This is an archived article and the information in the article may be outdated. Please look at the time stamp on the story to see when it was last updated.


WASHINGTON — Don Stratton of Colorado Springs survived Pearl Harbor.  He’s one of fewer than five USS Arizona survivors still alive today.  But he wouldn’t be, if not for the heroics of a stranger.

And today, 76 years later, that hero is finally getting the honor he deserves.

Boatswain Mate Second Class Joseph Leon George is being posthumously honored with the Navy Bronze Star with valor.

George saved Stratton and five other sailors on the morning of December 7, 1941.

Stratton had just finished breakfast aboard the USS Arizona when the Japanese attack planes came swooping in over Hawaii.  That’s when a bomb went off, igniting an explosion on the ship that killed more than 1100 sailors and Marines.

Stratton was burned over 60 percent of his body. But he made it off alive, thanks to a stranger.  For years, no one knew Joseph George was the man who threw a literal lifeline to Stratton and five others.  He tossed a rope from another ship, the Vestal. And they pulled themselves to safety.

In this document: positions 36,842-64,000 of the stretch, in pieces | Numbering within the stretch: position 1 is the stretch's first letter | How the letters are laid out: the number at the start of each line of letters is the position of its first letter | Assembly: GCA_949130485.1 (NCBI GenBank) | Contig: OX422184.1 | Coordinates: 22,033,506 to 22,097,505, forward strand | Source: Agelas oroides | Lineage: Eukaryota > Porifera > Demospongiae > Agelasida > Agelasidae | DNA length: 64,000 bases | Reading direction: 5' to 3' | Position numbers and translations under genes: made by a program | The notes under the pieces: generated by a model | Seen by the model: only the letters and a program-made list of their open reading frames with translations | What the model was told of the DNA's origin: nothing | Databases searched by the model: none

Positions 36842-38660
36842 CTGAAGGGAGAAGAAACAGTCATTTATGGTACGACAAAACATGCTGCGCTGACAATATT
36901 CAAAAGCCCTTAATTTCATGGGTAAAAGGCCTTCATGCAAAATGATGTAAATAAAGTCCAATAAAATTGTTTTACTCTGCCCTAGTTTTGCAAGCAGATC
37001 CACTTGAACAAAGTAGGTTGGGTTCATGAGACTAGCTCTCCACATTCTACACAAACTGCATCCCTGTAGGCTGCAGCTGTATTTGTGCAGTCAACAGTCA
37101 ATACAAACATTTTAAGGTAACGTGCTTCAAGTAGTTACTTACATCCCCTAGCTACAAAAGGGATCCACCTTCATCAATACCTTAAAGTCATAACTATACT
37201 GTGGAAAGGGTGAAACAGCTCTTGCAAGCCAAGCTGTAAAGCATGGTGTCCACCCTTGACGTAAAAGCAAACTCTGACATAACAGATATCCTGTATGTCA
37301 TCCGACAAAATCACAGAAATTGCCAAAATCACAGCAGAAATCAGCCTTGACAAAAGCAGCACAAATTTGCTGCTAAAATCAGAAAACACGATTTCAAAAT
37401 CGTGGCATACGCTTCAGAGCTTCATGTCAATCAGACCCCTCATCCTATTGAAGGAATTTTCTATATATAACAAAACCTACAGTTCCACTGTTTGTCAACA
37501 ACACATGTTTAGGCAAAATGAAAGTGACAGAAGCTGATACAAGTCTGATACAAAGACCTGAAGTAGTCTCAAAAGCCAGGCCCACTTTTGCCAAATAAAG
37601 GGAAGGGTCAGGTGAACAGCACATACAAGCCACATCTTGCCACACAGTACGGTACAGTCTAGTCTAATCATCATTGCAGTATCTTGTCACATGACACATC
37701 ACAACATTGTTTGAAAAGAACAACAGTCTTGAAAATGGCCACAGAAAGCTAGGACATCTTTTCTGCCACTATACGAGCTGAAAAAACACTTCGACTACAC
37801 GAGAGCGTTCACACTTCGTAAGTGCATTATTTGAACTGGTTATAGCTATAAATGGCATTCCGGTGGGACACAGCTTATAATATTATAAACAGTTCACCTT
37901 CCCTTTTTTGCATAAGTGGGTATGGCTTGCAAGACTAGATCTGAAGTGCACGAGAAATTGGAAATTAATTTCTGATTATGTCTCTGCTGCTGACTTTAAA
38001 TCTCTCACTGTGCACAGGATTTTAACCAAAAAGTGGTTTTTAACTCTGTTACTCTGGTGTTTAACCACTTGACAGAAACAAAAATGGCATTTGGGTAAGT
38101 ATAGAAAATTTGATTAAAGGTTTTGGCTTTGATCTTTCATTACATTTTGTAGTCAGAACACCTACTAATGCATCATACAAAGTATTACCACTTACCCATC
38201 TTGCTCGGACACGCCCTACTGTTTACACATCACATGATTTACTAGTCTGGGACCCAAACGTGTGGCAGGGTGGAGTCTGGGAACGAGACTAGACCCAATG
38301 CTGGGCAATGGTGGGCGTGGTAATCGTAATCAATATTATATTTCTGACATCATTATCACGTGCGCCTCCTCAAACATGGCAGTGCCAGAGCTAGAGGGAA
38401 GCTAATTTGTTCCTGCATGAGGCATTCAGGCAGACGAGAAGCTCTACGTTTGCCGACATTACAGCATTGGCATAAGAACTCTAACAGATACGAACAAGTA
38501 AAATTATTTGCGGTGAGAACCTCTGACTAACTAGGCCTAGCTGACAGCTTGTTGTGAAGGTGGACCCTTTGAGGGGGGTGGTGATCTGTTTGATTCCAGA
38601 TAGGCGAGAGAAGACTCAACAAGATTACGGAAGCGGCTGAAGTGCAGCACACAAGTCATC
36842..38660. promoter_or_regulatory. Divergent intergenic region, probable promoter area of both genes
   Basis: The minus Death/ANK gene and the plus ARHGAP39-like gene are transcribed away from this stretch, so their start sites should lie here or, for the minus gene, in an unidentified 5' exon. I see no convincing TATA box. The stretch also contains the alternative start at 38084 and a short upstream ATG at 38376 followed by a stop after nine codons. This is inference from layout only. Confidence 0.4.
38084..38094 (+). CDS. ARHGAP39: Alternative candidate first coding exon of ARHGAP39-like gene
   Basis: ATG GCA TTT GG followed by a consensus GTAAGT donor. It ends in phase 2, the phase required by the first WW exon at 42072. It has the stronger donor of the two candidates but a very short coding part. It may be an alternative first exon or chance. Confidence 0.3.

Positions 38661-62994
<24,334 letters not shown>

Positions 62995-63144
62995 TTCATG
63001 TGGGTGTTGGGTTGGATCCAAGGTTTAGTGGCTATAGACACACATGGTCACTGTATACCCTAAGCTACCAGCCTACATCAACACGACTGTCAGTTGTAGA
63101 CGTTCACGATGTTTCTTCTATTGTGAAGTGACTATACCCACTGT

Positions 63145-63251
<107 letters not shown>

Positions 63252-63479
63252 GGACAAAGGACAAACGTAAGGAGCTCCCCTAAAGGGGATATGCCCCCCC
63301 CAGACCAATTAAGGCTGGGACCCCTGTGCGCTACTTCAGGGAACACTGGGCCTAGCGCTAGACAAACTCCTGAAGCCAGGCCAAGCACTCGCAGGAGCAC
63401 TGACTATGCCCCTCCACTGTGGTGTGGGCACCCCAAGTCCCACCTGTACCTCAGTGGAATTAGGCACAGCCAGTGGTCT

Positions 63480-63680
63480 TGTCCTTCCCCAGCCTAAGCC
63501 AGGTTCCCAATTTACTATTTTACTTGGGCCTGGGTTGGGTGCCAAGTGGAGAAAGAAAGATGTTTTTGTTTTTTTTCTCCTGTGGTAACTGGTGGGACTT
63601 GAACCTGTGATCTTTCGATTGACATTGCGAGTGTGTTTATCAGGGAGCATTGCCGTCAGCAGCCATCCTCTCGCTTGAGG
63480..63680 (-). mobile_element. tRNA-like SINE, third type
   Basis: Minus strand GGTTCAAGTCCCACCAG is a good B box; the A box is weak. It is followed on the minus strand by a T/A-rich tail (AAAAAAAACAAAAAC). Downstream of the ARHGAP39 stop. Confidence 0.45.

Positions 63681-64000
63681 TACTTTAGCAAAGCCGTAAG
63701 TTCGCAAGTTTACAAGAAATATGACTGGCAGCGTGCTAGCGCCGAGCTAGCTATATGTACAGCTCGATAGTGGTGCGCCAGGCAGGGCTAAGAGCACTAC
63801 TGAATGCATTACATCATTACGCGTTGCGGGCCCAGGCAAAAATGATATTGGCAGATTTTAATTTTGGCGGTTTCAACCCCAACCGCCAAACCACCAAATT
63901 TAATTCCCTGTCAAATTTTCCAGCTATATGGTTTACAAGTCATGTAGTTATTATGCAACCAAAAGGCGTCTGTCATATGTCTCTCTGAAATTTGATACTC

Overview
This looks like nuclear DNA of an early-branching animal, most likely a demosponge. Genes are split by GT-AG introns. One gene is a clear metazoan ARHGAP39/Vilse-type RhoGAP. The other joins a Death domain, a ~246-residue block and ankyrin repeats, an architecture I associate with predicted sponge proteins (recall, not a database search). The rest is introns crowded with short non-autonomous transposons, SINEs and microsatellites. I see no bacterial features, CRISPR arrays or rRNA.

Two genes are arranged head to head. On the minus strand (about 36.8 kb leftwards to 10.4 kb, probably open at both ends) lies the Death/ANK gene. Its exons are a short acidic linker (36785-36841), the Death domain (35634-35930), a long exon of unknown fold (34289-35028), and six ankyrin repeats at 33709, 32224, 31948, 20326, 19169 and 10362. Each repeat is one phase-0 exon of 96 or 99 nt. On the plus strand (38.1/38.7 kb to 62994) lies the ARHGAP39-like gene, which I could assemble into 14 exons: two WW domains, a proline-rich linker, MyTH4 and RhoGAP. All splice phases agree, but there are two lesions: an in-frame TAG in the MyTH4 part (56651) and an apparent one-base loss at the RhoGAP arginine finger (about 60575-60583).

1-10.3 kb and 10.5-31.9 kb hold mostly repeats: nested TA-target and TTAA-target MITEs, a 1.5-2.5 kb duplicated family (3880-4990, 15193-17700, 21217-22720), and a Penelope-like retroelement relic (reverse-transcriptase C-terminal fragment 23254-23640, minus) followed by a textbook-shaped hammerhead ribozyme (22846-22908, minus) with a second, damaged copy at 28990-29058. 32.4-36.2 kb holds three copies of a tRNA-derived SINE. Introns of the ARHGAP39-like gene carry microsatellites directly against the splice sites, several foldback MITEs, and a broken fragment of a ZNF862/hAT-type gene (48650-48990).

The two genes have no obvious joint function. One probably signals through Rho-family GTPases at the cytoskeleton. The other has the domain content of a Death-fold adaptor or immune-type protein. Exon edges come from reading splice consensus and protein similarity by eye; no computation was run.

“Despite the fact that he was ordered to cut the line, to cut the rope between the Vestal and the sinking Arizona, relentlessly heaved a line over and over, spanning a distance of over almost 80 feet between the two ships, until Joe was finally able with his rope to reach the sailors,” said Sen. Cory Gardner, (R) Colorado announced on the senate floor Thursday.

For 36 years, no one knew who that hero was.  But in 1978 George gave an interview to a college in Texas, and the mystery was solved.

Nearly ever since, Don Stratton of Colorado Springs has been trying to get George the honor he deserves.  And it’s finally happening.  Today, George’s family will receive the Navy Bronze Star with valor.

“Donald Stratton’s last mission is complete with the recognition of the man who saved his life,” Gardner said.